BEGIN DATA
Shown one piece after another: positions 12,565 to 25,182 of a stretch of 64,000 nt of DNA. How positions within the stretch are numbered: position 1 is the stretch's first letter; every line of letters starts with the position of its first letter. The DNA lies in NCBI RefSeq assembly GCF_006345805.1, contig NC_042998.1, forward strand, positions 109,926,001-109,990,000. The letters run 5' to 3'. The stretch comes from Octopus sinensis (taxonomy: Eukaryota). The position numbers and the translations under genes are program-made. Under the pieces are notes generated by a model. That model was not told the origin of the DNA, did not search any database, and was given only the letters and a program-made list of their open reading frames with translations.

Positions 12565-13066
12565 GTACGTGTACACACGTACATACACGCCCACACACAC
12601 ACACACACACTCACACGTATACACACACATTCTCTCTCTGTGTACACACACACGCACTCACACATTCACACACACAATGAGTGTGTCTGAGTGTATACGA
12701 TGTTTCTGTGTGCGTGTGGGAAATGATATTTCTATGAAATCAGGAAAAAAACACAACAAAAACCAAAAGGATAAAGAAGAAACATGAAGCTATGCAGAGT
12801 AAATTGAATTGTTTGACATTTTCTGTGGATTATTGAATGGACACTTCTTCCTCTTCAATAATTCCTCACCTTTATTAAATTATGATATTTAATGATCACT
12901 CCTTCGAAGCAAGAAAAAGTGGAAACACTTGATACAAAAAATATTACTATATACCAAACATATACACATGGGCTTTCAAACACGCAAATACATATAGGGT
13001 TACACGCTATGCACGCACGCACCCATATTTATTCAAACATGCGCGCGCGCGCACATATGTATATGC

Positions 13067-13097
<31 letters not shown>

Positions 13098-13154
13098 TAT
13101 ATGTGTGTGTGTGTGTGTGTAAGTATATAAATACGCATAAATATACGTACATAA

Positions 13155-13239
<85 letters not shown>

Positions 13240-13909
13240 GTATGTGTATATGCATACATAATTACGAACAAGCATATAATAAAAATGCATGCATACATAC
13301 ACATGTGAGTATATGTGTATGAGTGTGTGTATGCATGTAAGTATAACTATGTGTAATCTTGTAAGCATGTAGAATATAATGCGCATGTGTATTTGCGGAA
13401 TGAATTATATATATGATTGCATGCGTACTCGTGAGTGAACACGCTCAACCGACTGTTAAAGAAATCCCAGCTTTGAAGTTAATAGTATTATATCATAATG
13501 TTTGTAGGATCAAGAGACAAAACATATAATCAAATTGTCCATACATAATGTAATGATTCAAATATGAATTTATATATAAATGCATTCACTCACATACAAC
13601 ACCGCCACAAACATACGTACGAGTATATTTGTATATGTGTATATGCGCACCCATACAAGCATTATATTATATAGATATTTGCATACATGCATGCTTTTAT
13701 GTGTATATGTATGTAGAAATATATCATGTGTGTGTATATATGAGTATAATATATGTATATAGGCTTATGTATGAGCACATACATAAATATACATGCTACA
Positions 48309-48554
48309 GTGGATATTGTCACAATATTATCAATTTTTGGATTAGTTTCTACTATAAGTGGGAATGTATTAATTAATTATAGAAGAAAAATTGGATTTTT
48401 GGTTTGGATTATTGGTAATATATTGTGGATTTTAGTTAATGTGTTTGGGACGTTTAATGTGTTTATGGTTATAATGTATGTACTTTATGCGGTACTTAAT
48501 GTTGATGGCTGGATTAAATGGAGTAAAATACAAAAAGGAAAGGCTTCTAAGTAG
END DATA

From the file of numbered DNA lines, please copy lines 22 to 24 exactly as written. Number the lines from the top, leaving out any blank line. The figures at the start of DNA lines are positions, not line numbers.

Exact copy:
13701 GTGTATATGTATGTAGAAATATATCATGTGTGTGTATATATGAGTATAATATATGTATATAGGCTTATGTATGAGCACATACATAAATATACATGCTACA
Positions 48309-48554
48309 GTGGATATTGTCACAATATTATCAATTTTTGGATTAGTTTCTACTATAAGTGGGAATGTATTAATTAATTATAGAAGAAAAATTGGATTTTT